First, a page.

Scholes covets Oldham job for love, not money
Paul Scholes has long held a singular ambition. Now he has retired from gracing the nation's football fields with his consistent brilliance, the man who won everything available in the game wants nothing more than to become manager of Oldham Athletic.
He first applied for the job in 2017, but was rejected in favour of his old Manchester United youth-team colleague Richie Wellens. Now Wellens has long ago moved on, it looks as if his desire is about to come to fruition. This week he is expected to sign an 18-month contract to become the new man in charge.
For Scholes this will be the ultimate labour of love. More than comfortably off, with a steady income stream from his punditry work, one thing he doesn't need is the money. Nor does he have a pressing urge to become a boss in the top flight; a naturally shy individual, he has none of the prima donna tendencies of the new generation of impresario managers.
This is something different: he just wants to do his bit for Oldham. A lifelong Latics fan, even when he was playing for Manchester United he would like nothing better than to slip unnoticed on to the terraces at Boundary Park. The season United were going for the Treble, 1998-99, he was spotted failing to disguise himself under a bobble hat at an away game. And recently he has been sighted on the touchline at Oldham academy games watching his nephew Ryan play for the club's junior sides.
Sure, his hangdog expression on the pundits' sofa when bemoaning Jose Mourinho's tactics at United suggested the scale of his affection for the club with which he won so much. Sure he has a slice of the equity at Salford City. But Oldham is something different.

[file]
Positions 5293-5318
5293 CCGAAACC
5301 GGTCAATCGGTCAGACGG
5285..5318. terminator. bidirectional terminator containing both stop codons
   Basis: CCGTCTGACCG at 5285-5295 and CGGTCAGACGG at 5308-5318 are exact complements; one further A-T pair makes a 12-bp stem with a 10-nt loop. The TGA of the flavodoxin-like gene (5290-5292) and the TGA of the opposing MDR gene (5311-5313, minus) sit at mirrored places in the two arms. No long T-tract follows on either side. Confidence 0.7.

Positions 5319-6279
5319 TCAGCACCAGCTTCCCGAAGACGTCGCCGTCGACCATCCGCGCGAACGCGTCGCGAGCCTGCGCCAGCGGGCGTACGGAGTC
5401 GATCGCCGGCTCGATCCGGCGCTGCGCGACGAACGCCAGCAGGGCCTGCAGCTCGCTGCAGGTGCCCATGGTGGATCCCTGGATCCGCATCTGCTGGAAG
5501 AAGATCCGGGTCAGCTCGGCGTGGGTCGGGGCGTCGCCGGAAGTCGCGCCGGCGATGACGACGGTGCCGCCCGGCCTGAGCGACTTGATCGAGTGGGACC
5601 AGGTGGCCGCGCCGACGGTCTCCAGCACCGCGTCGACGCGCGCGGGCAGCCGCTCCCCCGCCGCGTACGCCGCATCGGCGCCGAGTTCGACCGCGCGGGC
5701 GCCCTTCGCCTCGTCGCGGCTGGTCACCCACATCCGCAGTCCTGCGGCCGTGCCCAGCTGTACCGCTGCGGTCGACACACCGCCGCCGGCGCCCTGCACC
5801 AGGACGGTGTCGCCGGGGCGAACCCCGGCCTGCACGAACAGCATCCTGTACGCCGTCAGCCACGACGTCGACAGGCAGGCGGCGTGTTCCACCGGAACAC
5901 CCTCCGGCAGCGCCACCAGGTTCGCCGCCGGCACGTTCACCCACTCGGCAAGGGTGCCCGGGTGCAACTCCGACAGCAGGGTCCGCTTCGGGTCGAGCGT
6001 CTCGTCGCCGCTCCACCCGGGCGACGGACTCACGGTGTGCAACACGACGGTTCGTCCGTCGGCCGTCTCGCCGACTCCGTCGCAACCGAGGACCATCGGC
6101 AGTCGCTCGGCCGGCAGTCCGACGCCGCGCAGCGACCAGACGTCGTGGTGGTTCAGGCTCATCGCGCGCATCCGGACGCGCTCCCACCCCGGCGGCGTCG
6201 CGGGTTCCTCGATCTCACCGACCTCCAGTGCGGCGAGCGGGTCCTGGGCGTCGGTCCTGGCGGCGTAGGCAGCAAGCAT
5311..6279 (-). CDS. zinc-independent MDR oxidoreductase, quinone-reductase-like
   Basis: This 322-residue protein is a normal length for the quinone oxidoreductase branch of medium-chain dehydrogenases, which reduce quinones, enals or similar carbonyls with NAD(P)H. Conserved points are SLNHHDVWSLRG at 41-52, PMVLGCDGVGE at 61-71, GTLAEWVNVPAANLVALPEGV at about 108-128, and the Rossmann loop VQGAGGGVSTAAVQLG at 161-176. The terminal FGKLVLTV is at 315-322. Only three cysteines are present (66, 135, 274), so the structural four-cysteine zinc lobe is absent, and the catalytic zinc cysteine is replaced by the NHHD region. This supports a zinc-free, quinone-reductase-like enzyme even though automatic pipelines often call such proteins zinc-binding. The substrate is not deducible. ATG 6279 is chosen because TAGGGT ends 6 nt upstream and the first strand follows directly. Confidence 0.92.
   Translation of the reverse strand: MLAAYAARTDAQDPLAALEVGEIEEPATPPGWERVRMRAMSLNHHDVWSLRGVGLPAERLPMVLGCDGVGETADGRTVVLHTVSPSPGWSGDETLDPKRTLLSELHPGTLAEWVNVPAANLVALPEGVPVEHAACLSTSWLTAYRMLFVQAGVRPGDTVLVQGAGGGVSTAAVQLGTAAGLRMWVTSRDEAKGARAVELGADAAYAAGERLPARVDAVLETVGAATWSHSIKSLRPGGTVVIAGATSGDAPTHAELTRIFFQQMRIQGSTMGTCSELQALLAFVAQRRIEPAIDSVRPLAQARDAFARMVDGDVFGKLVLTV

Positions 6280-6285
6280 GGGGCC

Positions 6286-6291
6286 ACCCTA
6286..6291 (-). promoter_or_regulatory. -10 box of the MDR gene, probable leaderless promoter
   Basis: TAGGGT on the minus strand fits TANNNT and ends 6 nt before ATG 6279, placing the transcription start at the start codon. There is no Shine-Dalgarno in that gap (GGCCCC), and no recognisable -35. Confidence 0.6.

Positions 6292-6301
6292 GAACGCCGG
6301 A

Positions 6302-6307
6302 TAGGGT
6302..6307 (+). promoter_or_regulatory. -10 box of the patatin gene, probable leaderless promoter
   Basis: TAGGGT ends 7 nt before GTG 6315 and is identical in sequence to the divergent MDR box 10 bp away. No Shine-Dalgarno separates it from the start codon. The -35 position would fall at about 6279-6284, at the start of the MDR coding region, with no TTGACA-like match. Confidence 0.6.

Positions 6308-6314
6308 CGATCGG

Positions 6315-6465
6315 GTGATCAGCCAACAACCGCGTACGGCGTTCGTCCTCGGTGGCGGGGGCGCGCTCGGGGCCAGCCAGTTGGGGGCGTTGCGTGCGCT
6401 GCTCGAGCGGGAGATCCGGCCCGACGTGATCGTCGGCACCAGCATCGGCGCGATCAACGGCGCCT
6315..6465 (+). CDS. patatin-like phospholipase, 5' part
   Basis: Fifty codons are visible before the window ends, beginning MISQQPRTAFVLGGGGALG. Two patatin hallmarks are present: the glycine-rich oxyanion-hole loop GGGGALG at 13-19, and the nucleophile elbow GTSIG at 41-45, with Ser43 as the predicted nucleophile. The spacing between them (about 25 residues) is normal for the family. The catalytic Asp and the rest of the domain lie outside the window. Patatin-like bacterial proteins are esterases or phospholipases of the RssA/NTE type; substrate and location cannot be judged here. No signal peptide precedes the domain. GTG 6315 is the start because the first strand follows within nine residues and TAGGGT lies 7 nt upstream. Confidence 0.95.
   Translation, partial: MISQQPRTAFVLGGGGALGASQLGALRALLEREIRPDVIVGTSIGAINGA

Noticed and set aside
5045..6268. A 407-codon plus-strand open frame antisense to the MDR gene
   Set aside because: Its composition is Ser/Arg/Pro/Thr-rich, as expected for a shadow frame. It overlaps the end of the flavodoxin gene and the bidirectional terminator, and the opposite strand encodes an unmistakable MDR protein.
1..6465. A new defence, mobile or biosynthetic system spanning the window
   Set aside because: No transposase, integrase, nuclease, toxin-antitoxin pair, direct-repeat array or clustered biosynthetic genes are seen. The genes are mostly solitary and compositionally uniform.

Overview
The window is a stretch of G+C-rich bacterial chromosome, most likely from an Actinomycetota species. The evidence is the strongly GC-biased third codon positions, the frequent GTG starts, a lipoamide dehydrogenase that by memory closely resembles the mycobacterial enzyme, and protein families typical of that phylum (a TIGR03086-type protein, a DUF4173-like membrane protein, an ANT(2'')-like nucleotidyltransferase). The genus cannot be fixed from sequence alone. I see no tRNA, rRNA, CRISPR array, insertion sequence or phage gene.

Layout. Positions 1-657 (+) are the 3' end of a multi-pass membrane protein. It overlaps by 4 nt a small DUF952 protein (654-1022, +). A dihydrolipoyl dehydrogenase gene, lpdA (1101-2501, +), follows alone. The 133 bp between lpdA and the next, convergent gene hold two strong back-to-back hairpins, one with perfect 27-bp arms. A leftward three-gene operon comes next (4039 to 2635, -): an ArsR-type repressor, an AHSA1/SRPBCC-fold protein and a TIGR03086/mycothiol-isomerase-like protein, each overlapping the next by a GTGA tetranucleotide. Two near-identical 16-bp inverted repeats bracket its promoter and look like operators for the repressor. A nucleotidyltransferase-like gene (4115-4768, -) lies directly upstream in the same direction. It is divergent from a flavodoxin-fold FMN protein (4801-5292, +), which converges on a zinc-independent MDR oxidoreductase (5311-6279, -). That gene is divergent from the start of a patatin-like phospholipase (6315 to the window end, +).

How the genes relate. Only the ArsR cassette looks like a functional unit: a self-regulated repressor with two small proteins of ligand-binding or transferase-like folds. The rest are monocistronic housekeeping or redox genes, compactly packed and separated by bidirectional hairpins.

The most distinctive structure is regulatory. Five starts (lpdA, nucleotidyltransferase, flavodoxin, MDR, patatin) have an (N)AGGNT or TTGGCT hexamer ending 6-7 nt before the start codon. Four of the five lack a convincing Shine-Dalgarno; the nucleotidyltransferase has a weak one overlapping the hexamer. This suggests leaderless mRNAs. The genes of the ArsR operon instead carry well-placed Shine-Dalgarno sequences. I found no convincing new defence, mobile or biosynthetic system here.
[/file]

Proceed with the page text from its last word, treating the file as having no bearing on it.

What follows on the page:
That was business, this is personal. Oldham are in his blood.
When Scholes assumes responsibility, he will take comfort from the fact he will not be the only fan-manager in the Football League. Chris Wilder at Sheffield United and Dean Smith at Aston Villa are both in charge of clubs they have followed all their lives.
And oddly, he will take over from another Latics supporter. The academy coach Pete Wild has been in temporary charge since Frankie Bunn was fired last month.
But Smith and Wilder both arrived at their dream destinations after honing their trade elsewhere. Before they fetched up where it really mattered, they were already schooled in tough decisions, in financial reality, in the essential need for dispensing with sentiment.
And therein lies Scholes's problem. While his England contemporaries Frank Lampard, Steven Gerrard and Sol Campbell have begun their managerial careers learning their craft at clubs with which they have no history, he is heading to a place that has long been of deep emotional significance.
Here not only will he face all the issues of the beginner, chucked in at the deep end, finding out the hard way what works and what doesn't, quickly discovering how best to deal with the chairman, agents and players far less skilled than himself, he will also have the added pressure of passionate attachment. It will be like a trainee juggler trying to keep half a dozen balls in the air, only suddenly to be chucked a live, beating heart to keep aloft.
His love makes an already tough job harder still. Not least when he faces his first defeat. Then he will have to restrain himself from doing what his inner fan will be urging him to do: go on Twitter to demand the manager be fired.